the mass spectra. Whilst the lead trace of family #1 shows similarities with the lead trace of family #5, one observes a gradual increase in intensities already at a much earlier stage of the roasting process for the lead trace of family #1. The lead trace of family #24 exhibits a significantly different time–intensity pattern. After an initial increase, it reaches a maximum at approximately the same time as the plateau in #5, after which it decreases again, provided the roasting process is not halted at the maximum of the profile, as in the case of a light and medium roast with a high hot-air inlet temperature. The concentration of the lead trace of family #24 at the end of the roast process strongly depends on the hot-air inlet temperature. Another ion intensity–time profile which is shown in this figure is the ion trace of the water cluster [H5O2]+. The intensity of this ion trace is slightly dependent on the humidity of the roast off-gas and reflects initially (1) the first phase of the roasting process during which the beans are drying and later (2) the evaporation of water generated in the exothermic conden-sation reactions of the Maillard and Strecker reactions. Three of these and the other significant ion traces (as listed in Table2) were used to build a predictive model based on PCA.

Process control via the projection at real-time PTR-ToF-MS data onto a 3D PCA space

To understand the relationships between the ion traces and the roasting profiles, a PCA was performed using the‘The Unscrambler X v10.1’ Software, Camo ( [35, 36]. PCA is a mathematical procedure that uses an orthogonal transformation to convert a set of observations of possibly correlated variables into a set of values of uncorrelated (orthogonal) variables called principal compo-nents. This transformation is defined in such a way that the first principal component has the highest possible variance.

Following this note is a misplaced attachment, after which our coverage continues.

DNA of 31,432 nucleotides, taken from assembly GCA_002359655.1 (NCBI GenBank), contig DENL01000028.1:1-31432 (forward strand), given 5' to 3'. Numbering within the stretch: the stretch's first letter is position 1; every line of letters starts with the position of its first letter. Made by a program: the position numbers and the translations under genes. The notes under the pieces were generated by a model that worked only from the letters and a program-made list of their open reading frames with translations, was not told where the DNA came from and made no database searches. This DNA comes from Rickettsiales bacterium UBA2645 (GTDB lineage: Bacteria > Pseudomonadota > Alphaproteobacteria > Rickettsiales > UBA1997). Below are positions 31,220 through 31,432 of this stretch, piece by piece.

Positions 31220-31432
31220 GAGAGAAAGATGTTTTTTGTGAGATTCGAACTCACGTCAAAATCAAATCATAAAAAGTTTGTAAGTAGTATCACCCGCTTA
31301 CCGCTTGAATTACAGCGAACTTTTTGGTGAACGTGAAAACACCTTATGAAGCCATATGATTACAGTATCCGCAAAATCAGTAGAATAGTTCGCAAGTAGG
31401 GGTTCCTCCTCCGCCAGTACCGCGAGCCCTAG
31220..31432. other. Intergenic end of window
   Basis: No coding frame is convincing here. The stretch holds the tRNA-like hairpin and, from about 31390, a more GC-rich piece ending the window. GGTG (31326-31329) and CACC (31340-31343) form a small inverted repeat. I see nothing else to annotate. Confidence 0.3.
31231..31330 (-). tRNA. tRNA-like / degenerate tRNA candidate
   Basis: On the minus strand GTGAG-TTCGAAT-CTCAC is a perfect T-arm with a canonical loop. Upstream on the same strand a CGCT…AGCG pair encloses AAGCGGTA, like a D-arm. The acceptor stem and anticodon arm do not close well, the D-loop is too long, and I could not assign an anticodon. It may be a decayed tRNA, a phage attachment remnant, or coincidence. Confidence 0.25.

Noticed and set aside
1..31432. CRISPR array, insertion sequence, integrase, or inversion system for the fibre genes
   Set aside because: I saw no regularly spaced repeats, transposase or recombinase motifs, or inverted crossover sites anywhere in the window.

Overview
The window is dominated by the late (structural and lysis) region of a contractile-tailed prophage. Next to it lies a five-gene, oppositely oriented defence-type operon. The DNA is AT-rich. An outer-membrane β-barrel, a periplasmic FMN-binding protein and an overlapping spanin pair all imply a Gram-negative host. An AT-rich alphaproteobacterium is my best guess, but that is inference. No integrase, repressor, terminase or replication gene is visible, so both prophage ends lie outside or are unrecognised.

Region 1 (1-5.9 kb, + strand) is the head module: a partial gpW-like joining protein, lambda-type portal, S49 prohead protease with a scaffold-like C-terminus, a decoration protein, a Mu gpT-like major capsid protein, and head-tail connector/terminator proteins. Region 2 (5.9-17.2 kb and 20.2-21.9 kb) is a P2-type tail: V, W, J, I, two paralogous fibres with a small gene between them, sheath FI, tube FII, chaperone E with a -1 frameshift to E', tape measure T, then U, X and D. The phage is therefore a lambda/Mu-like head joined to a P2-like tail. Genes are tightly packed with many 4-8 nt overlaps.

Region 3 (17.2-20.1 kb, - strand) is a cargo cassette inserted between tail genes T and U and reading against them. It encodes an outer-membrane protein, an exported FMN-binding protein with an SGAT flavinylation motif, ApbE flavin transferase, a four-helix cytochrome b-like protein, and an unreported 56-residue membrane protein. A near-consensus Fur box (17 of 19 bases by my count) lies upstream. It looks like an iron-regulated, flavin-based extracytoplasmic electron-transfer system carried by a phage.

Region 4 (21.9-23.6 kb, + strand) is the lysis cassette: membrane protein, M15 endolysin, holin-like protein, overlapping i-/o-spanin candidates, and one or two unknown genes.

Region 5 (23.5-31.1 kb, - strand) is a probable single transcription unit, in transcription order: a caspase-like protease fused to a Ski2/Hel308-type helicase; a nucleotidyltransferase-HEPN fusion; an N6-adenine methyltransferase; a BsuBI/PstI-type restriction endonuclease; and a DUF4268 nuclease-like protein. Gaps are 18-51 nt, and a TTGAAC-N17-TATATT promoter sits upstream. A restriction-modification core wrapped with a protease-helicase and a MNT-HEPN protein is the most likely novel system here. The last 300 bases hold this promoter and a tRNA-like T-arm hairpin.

Each succeeding component in turn has the highest variance possible under the constraint that it be orthogonal to the preceding components.

Only the intensities of the lead traces at the end points of the roasting processes were used to set up the predictive model (see Table 2). Because a higher hot-air inlet temperature leads to a higher VOC concentration in the off-gas, which in turn would have a too strong impact on the first principal components of the PCA, the data were normalized according to Eq. 2 by dividing the respective intensities ncpsIon by the intensity of compound #5, ncps½C2H5O2þ, which was throughout all trials the most

intense m/z trace. This strongly improved the quality of the predictive model.



ncps½C2H5O2þ=kg ð2Þ

For the development of the predictive model, the mass spectra in terms of IIon for the 24 lead traces (excluding [H5O2]


) at the end points of each of the 42 roasting trials were used to derive the first model of the PCA. In addition, another model was established, with the lead trace #11 being excluded since the sum of the coefficients of determination from the first three principal components (PCs) was not higher than the threshold level of 0.5 (not significant). As shown in Fig. 6a, b, this led to a clear separation of hot-air inlet temperature as well as of the roast degree in the space of the first three principal components PC1, PC2 and PC3, which explain 98.4% of the variance. The explained variance of the cross-validation is similar to that of the calibration, reflecting the high quality of the model. Table 2 shows the impact of the respective ion traces on the principal components. PC1 clearly separates between light (inverted triangle), medium (square) and dark (circle) roast degrees. The second principal component

Table 2 (continued)

Family/ion trace no. Th. Sum formula PC1 R2 PC2 R2 PC3 R2 20 55.018 [C3H3O] + 0.104 0.574 0.108 21 80.049 [C5H6N] + 0.792 0.136 0.016 22 97.028 [C5H5O2] + 0.728 0.122 0.110 23 117.055 [C5H9O3] + 0.444 0.350 0.041 24 145.050 [C6H9O4] + 0.545 0.345 0.000 25 37.028 [H5O2] +

Not used Not used Not used Explained variance Calibration 71.9% 96.8% 98.4%

Cross-validation 68.1% 96.0% 97.7%

The highlighted ion traces correspond to the lead traces used to derive the predictive model (most intense ion traces from each family, in bold). Ion trace #25, the water cluster, was monitored only to assess the stability of the primary ion source (H3O+) and was not included into the predictive